Display Settings:

Format

Send to:

Choose Destination
See comment in PubMed Commons below
Schizophr Res. 2012 May;137(1-3):141-6. doi: 10.1016/j.schres.2012.01.014. Epub 2012 Feb 7.

Treatment response trajectories and antipsychotic medications: examination of up to 18 months of treatment in the CATIE chronic schizophrenia trial.

Author information

  • 1Bar Ilan University, Israel. slevine@univ.haifa.ac.il

Abstract

BACKGROUND:

Trajectory studies highlight heterogeneity in treatment response, although they are yet to systematically differentiate between antipsychotic medications.

AIMS:

To compare treatment response trajectories across antipsychotic medication groups.

METHOD:

Data were analyzed from Phase 1 of CATIE, an 18-month double-blind randomized controlled trial of chronic schizophrenia. Change on recurrent Positive and Negative Syndrome Scale (PANSS) administrations for 1124 patients was used to index treatment response trajectories up to 18 months. Trajectory groups were identified with mixed-mode latent class regression modeling. Groups were derived for all participants, and separately for completers, dropouts, and each antipsychotic medication (olanzapine, perphenazine, quetiapine, risperidone, ziprasidone) and then characterized.

RESULTS:

Trajectory analysis of the entire sample identified that 18.9% of participants belonged to a group of responders. This figure increased to 31.5% for completers, and fell to 14.5% for dropouts. Olanzapine treated patients were significantly more likely than other treatment groups to belong to the trajectory of responders (n=69, 32.55%; Chi=20.13, df=2, p<.01). Separate trajectory analyses of each medication group showed that all medication groups showed two trajectories except olanzapine that had three trajectories and the only trajectory that attained a 20% PANSS reduction by endpoint.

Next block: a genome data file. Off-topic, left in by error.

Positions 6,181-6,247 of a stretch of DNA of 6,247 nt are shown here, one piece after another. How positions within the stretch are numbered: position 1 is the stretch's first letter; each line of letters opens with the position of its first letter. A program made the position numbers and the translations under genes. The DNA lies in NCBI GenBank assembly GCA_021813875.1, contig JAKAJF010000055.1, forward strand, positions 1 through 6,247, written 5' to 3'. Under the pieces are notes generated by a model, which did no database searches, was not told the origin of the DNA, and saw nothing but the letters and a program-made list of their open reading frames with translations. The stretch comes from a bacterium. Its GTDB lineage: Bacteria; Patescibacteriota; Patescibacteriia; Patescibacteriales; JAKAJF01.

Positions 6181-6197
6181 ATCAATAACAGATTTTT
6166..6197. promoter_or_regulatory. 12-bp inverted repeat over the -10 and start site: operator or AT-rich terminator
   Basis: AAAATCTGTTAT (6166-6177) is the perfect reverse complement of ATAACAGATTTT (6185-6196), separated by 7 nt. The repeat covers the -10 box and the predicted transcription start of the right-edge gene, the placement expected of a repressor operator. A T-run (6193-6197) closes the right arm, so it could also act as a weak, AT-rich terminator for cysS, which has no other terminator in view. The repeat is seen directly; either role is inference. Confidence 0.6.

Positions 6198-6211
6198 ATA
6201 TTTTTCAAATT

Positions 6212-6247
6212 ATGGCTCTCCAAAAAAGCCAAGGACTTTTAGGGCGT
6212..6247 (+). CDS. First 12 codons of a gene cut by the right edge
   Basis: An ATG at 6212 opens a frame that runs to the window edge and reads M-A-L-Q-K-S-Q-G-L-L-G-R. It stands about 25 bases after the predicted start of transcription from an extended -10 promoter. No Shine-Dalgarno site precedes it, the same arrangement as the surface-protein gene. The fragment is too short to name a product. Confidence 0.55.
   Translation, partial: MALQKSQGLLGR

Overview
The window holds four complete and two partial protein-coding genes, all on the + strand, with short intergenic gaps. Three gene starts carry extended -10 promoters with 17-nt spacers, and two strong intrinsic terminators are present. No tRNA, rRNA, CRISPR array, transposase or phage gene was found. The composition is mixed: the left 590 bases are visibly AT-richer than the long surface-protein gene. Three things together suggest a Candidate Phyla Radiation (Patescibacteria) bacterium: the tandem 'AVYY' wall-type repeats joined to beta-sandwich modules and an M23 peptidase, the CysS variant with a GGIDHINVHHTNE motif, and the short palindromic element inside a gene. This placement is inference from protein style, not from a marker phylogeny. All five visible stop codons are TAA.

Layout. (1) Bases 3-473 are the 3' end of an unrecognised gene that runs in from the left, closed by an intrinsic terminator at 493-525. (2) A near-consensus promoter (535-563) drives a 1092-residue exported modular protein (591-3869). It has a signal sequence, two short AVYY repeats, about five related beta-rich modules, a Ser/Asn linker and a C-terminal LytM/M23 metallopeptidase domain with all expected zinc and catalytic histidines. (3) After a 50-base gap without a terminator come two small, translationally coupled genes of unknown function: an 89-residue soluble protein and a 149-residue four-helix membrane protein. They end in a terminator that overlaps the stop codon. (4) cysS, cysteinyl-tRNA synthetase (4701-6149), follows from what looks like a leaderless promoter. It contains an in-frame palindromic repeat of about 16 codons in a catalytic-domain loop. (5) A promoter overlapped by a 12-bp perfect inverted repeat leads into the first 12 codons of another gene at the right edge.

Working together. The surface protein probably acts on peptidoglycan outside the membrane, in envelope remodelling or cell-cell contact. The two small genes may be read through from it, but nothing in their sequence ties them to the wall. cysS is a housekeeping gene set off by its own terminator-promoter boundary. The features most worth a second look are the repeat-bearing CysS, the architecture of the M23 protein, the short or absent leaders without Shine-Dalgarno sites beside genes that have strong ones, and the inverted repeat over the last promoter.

CONCLUSIONS:

Trajectories of treatment response differ between antipsychotic medications and demonstrate substantial heterogeneity in chronic schizophrenia.

Copyright © 2012 Elsevier B.V. All rights reserved.

PMID:
22316567
[PubMed - indexed for MEDLINE]
PubMed Commons home

PubMed Commons

0 comments
How to join PubMed Commons

    Supplemental Content

    Icon for Elsevier Science
    Loading ...
    Write to the Help Desk